ESSAYS AND BLOGS ABOUT SCIENCE
AND SOCIETY AND OTHER THINGS
I am a retired scientist concerned with social responsibility, science and public policy, life within multiple complex systems, and the excesses induced by ideology.
The historian Crane Brinton once remarked that the weakness of a society is measured by the size of the gap between its ideals and its reality. Both in the U.S. and in the so-called developing countries, we see attempts to impose political ideals upon the realities of economics and social norms. In these pages, we define complex systems and then explore society and economics as nested complex systems. We’ll look at the weaknesses—called unintended consequences—that emerge when imposed ideals conflict with the internal operating rules of the complex system. If you prohibit liquor in a free market, you get organized crime. If you suppress a particular class or subset of society, you get misbehavior, increasing poverty, polarization.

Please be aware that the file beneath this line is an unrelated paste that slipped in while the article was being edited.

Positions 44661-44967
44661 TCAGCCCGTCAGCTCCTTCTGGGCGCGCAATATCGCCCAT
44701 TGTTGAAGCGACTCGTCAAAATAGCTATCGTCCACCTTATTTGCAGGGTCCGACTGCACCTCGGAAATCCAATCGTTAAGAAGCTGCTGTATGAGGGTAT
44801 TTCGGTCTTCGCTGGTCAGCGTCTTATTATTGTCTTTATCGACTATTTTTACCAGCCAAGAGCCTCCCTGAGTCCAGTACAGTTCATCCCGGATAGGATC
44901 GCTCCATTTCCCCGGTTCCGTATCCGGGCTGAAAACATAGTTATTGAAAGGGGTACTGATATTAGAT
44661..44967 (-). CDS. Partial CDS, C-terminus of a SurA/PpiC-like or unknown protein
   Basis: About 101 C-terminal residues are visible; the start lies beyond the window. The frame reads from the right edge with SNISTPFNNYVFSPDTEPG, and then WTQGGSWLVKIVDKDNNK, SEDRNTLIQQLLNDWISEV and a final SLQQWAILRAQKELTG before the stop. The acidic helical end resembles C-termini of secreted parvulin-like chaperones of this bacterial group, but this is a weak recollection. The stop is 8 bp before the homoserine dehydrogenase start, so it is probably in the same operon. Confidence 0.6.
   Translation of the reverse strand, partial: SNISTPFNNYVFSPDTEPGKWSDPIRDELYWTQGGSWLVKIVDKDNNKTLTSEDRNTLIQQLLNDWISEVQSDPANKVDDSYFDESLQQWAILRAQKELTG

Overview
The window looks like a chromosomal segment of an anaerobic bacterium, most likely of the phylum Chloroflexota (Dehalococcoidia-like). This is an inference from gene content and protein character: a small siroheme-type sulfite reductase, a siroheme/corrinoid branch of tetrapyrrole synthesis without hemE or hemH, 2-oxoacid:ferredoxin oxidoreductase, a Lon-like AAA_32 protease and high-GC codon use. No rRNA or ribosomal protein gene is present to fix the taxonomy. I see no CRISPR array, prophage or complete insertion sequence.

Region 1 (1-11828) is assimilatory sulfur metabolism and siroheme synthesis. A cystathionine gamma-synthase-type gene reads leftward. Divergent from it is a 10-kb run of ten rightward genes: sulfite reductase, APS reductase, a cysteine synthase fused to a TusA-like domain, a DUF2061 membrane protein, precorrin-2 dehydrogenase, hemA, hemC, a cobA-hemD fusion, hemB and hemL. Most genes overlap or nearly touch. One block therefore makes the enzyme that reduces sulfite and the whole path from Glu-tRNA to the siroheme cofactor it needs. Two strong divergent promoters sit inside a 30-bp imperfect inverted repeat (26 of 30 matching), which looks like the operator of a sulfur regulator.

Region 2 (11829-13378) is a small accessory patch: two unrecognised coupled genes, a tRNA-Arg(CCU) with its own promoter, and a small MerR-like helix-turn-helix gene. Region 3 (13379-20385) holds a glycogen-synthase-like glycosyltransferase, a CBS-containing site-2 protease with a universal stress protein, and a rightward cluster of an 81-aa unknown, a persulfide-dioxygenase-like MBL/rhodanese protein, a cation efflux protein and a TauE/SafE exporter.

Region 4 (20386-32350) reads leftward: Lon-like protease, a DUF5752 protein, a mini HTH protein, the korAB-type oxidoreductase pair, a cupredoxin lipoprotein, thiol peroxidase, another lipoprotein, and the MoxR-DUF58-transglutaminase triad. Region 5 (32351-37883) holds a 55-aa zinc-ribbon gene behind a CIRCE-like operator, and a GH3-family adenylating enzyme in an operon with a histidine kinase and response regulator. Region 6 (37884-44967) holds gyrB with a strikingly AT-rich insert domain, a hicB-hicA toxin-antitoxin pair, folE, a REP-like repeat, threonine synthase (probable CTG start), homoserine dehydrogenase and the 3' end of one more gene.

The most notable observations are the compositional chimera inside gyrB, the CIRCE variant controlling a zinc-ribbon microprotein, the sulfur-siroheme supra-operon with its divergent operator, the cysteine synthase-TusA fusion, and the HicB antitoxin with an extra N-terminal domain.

In these posts, you and I will explore how ideals and ideology impact a technical society and its individual members. We’ll examine society itself as a natural—but regulated—complex system. And sometimes we’ll just share the stories and tender moments of living and loving, and our concerns with those things that become reduced to memories.
I try to post an idea here once or twice each month. There are more than 140 posts under the blog menu, each shown with a few-line extract. Posts are listed sequentially in the Blog List menu, where a click will open any blog. Most of the posts remain timely. Scan down repeatedly until you find what interests you, or use the search box in the upper right corner to locate a post or a page by a word or phrase. You can subscribe to receive new posts automatically by email. If you’re new to this site, I suggest you first read Blogs 1, 2, and 3 as an introduction to complex systems. Commenting has been temporarily stopped due to a continual invasion of robotic spam, mostly from Russia. Finally, if your small group might might be interested in science for non-scientists, click “Contact” in the menu above to ask about my seminar. I do not accept payment.